Nurses are the backbone and unsung hero of healthcare. Their job is to advocate for the patient, collaborate care among all other healthcare team members, carry out physician orders, recognize and report patient progress (or lack thereof), run interference for the patient with any unwanted visitors, research and validate evidence based practice, all while maintaining a certain aurora of confidence for patients and their loved ones that “everything will be okay” and “I’ve got this under control”. If that sounds like a lot; that’s because it is. The majority of skills that we learn that make good nurses cannot actually be taught in theory classes. It’s the hours of actual practice and a certain knack for caring for people- all people- that makes a good nurse great. The countless, unrelenting hours that are spent on the floor in clinical humble us, we know that we’re not great yet, but we’re trying.

Our professors expect us to be humble as well. Nurses do not seek gold stars for their actions, instead the precedence that is set for us to that we “do the right thing because it is the right thing to do”. Most nursing programs grading scales are different. To us, a failing grade isn’t actually getting a 69 or lower, it’s an 80. And that makes sense; no one would want a nurse who only understand 70% of what is happening in the body. We have to understand the normal body response, what happens when things go wrong, why it happens the way it does, and how to properly intervene. We want to learn, it interests us, and we know that the long theory classes and the hard days on the floor are just to make us better. However, any triumph, anytime you do well, whatever small victory that may feel like for you, it just what is supposed to happen- it’s what is expected, and we still have much to learn.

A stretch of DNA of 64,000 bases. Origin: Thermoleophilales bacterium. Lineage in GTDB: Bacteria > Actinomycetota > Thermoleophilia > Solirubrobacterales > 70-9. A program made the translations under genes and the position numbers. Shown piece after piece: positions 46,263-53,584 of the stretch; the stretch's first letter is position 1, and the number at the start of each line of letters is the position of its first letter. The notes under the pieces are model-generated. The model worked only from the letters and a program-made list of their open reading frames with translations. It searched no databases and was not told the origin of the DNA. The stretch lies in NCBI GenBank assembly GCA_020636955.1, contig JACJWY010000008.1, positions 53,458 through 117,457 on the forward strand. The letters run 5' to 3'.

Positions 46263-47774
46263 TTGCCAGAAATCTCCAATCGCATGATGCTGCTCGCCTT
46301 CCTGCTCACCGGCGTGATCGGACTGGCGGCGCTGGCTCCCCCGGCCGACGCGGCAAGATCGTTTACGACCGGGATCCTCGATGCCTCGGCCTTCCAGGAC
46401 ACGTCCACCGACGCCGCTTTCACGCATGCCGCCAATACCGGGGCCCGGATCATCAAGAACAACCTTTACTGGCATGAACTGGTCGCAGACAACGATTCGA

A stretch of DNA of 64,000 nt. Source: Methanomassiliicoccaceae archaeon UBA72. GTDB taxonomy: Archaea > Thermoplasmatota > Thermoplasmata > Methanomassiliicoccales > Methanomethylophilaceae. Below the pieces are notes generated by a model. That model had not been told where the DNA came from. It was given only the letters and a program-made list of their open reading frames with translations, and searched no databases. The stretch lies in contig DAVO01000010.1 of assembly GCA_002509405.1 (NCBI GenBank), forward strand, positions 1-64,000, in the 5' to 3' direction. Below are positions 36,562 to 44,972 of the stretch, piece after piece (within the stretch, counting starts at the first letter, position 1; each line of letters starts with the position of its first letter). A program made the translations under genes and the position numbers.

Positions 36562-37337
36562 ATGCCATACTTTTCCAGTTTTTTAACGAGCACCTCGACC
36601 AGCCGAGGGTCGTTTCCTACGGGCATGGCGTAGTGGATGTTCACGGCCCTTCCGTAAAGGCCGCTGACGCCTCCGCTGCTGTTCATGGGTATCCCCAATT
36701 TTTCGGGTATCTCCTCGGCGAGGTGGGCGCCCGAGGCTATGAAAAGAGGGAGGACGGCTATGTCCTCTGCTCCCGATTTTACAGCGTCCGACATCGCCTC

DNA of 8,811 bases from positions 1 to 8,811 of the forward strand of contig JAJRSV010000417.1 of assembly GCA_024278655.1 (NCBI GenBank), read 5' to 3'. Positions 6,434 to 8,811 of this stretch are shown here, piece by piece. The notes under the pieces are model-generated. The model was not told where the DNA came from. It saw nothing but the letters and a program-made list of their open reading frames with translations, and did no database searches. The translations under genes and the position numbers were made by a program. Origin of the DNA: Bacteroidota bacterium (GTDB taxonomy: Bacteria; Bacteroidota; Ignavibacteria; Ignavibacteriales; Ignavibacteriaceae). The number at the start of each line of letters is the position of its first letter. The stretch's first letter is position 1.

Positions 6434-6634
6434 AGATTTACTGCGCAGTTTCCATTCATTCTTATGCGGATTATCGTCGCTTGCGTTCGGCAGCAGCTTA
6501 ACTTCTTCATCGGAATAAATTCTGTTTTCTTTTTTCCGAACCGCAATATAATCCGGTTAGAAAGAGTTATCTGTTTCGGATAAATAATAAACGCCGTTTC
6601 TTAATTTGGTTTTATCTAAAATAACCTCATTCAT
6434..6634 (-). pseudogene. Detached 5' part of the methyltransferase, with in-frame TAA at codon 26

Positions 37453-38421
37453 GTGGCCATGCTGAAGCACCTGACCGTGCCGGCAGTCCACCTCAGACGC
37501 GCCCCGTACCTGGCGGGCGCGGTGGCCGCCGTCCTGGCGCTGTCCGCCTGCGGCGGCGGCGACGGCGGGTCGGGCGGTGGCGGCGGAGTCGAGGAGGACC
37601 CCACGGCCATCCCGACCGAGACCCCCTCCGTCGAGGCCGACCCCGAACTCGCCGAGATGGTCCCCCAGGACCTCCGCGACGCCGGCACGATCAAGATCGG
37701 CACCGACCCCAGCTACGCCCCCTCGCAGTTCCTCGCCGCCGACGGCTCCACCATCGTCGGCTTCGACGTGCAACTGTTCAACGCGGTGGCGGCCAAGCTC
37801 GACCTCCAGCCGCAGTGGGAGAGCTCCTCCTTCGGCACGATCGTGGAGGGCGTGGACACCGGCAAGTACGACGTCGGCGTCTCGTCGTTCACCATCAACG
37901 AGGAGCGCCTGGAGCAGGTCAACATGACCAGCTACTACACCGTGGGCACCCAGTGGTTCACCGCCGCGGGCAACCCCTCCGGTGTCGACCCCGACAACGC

I look back on my decision to take on nursing school, and I often find myself questioning: why? There are so many other majors out there that offer job security, or that help people, or would challenge me just as much. But, when I think of being a nurse- it’s what fulfills me. There’s something that the title holds that makes me feel complete (and that same fact is going to resonate with anyone who wants to love their job). I wouldn’t change the decision I made for anything, I love what I am learning to do and I feel that it’s part of what makes me who I am. The other students who I have met through nursing school are some of the most amazing people I have ever come into contact with, and the professors have helped me understand so much more about myself than I thought possible.

Nursing is treating and understanding the human response. Meaning that it’s not just the disease process, or the action of the medication, or the care that we provide, but that nurses treat the way in which people deal, react, feel, and cope with good news, bad news, terrible procedures, hospital stays and being completely dependent on other people. And the fact of the matter is that all people are different. There is no one magic treatment that will always work for every patient. In addition to course work, the clinical hours, the passion and drive to want to be a nurse, and the difficulty that comes with any medical profession, we have to understand each individual patient, as people and not their illness. And, in order to do that so much self discovery goes on each day to recognize where you are and how you are coping with everything coming your way.

What is taught in nursing school goes far beyond just textbook information or step by step procedures. We have to learn, and quickly, how to help and connect with people on a level which most struggle to accomplish in a lifetime. It's a different kind of instruction, and it either takes place quickly or not at all. The quality of nurse you become depends on it. Nursing school is different, not harder or better than any other school, just different.

SEE ALSO: Stop Putting Down Radford University